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Caldera Software Linux

Wired on McBride 221

Posted by michael
from the made-for-tv-movie dept.
leifbk writes "Wired has a very interesting feature article on how Darl McBride and his sidekick Mike Anderer rose to fame. Some particularly juicy parts are about Anderer: 'He's supercompetitive,' said one. 'If he knows you'll faint at the sight of blood, he'll cut himself just to watch you pass out.'" A very thorough retelling of the legend that is SCO.
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Wired on McBride

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  • by Anonymous Coward on Saturday June 26, 2004 @01:41PM (#9538343)
    There *is* very good documentation on where the code has come from -- despite what the article says.

    Sheesh.

    At least this is better than your average mainstream coverage.
  • by Eggplant62 (120514) on Saturday June 26, 2004 @01:48PM (#9538381)
    This story was featured by Pamela Jones on the Groklaw site here [groklaw.net].

    It's a wonderful story, and lends a *METRIC ASSLOAD* of information that gets inside why The SCO Group decided to change uniforms and start playing for the wrong team in the middle of the game. Darl's just a litigious sonofabitch who happened to find another litigious sonofabitch to help dream up this scheme whereby we try to make money off *everyone else's* ideas.
  • Wow... (Score:5, Informative)

    by XeRXeS-TCN (788834) on Saturday June 26, 2004 @01:49PM (#9538387)

    A very interesting article overall, showing that Darl was involved in many other situations before SCO where he was involved in trying to make revenue by nothing but IP violation claims and other lawsuits. It tends to focus on a lot of the linux stuff (obviously) but I find the earlier history much more interesting.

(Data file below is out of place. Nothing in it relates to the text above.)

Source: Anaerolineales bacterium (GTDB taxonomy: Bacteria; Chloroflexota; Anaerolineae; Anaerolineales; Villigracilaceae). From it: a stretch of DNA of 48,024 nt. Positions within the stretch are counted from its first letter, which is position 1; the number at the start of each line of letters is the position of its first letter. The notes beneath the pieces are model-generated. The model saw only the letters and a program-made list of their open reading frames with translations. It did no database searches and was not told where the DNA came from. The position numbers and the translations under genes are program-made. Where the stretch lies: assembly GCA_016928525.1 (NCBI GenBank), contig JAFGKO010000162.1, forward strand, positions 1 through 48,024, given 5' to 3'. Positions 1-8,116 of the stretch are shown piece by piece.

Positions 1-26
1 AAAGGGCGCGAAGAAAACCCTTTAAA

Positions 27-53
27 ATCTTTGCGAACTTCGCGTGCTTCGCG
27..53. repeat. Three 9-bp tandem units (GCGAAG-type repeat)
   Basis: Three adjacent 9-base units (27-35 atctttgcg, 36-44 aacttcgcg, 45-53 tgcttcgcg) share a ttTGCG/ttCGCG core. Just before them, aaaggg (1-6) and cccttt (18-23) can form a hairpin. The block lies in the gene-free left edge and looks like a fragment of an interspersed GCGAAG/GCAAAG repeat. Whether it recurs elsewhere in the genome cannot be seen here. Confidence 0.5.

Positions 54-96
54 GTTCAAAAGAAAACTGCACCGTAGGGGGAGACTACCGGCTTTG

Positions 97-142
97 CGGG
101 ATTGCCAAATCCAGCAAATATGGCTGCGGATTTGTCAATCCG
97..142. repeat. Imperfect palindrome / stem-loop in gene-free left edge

In 1998, Ikon fired McBride (and as late as 2001 was still writing off his acquisitions). McBride turned around and sued his former employer for $10 million, claiming breach of contract, nonpayment of wages, and fraud. It was the first instance of McBride using lawsuits to hack through a thicket of business problems.

    From these "humble beginnings" to intentionally thinking up ideas to patent, simply to take people to court over infringement, we can see that clearly he was the best man to pull SCO's slumping sales up with the last-resort tactic of trying to enforce some concocted IP violations. Only this time, he appears to have bitten off more than he can chew.

    with legal fees mounting in his battle with Ikon, he faced bankruptcy. McBride eventually dropped his lawsuit, and, as part of the settlement, walked away from his startup.

    I'm thinking there's a very good chance we'll see history repeat itself. ;)

  • The Linux Show (Score:5, Informative)

    by coolfrood (459411) on Saturday June 26, 2004 @02:51PM (#9538740) Homepage
    The Linux Show [thelinuxshow.com] had an interesting feature [thelinuxshow.com] this week about SCO and the Linux editor, Steve Vaughan from Eweek [eweek.com] presented his view of Darl McBride after having met him multiple times since the whole SCO issue started. According to him, Darl McBride is an achiever, and if you can, for a second, believe in what he's doing, like he does, you will make amazed at his dedication. According to him, McBride will not give up until the last vestiges of SCO are thrown out of court. He will accept anything other than a defeat in the court. It is an interesting show to listen to, give it a shot
  • More Information... (Score:2, Informative)

    by NEOtaku17 (679902) on Saturday June 26, 2004 @03:03PM (#9538804) Homepage